Supreme Court to review ACA contraception compromise: 5 things to know

The U.S. Supreme Court has agreed to review whether a process for opting out of the Affordable Care Act's contraceptive mandate is at odds with a federal law on religious freedom.

Here are five things to know about high court's review of the issue.

1. The ACA requires employers to include a set of preventive services in healthcare plans offered to employees. The Obama administration included FDA-approved contraceptives in the list of mandatory preventive services. The health reform law fully exempted certain institutions such as churches from the mandate, but not their affiliated nonprofit employers such as Catholic hospitals.

2. In June 2014, in a 5-4 decision, the Supreme Court ruled business owners may refuse to provide their female employees with insurance coverage for contraceptives if the owners have religious objections to some or all forms of birth control.

3. As a way to ensure female employees still receive full contraceptive coverage, the Obama administration put a new system in place. Under the compromise arrangement, an employer states its religious objection to the government and then the government steps in and turns to the organization's insurer to cover the contraception, without the religious employer's involvement.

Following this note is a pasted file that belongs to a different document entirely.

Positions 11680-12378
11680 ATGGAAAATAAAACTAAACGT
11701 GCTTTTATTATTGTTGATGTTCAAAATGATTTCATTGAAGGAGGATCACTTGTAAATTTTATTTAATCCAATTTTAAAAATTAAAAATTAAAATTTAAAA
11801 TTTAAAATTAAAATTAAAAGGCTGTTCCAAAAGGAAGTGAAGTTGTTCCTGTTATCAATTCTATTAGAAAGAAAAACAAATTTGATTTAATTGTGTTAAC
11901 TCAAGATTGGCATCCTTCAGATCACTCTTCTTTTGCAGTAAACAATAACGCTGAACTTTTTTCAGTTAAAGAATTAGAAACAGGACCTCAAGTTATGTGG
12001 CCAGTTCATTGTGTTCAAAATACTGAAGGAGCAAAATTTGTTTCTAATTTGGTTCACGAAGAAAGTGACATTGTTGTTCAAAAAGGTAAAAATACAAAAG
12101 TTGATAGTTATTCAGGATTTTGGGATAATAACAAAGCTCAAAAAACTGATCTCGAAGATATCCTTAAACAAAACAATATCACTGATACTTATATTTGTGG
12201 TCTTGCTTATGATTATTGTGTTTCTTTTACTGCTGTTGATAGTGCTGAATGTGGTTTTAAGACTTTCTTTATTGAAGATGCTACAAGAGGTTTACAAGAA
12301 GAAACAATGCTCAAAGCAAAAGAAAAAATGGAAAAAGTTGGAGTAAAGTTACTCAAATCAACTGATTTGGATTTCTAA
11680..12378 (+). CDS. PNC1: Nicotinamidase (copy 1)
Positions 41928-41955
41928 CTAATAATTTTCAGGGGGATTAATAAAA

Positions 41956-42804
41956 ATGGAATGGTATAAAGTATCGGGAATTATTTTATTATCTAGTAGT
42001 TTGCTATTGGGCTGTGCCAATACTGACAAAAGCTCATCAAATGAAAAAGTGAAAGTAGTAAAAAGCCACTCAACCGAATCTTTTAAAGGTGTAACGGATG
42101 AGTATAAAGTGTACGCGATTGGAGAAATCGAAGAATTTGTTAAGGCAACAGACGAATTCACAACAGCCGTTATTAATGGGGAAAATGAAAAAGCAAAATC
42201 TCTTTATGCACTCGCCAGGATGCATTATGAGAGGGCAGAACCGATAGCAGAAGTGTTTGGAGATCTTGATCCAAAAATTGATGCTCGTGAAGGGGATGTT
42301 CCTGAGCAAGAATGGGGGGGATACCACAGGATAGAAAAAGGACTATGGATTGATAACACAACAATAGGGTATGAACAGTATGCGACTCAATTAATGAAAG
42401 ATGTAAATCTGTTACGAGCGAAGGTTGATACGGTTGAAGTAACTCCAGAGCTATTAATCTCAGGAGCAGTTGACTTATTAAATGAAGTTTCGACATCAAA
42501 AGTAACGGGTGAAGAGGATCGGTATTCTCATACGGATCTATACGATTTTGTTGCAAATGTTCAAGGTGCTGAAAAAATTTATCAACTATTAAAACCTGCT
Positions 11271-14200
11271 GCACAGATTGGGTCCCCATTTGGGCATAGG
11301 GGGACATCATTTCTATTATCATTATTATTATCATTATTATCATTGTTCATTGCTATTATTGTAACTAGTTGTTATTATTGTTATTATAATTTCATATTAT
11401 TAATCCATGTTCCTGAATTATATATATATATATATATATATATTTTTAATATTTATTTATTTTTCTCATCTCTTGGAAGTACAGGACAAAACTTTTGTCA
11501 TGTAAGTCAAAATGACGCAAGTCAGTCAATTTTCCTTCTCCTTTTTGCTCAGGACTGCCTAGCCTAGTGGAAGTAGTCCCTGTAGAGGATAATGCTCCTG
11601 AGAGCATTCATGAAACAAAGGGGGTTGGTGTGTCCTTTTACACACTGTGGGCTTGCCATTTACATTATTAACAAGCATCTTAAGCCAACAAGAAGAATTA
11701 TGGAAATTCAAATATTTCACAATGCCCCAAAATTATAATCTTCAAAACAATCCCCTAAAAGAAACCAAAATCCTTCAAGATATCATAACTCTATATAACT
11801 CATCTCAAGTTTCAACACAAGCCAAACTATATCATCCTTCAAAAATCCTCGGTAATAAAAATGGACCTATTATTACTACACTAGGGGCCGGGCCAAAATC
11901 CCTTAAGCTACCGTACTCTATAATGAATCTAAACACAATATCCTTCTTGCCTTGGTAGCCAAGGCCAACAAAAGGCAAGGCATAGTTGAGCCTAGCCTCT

4. The arrangement has been challenged many times by religious employers who believe the workaround leaves them complicit in a practice that violates their beliefs. Although the majority of those challenges were rejected at the appellate level, a St. Louis-based court sided with arguments made by Christian schools and religious employers in the Midwest, according to The Wall Street Journal. The court ruled the opt-out process likely violates the federal Religious Freedom Restoration Act.

5. The Supreme Court will review the issue to resolve the conflicting lower court decisions. Oral arguments are expected in March 2016, with a decision expected by the end of June, according to The Wall Street Journal.

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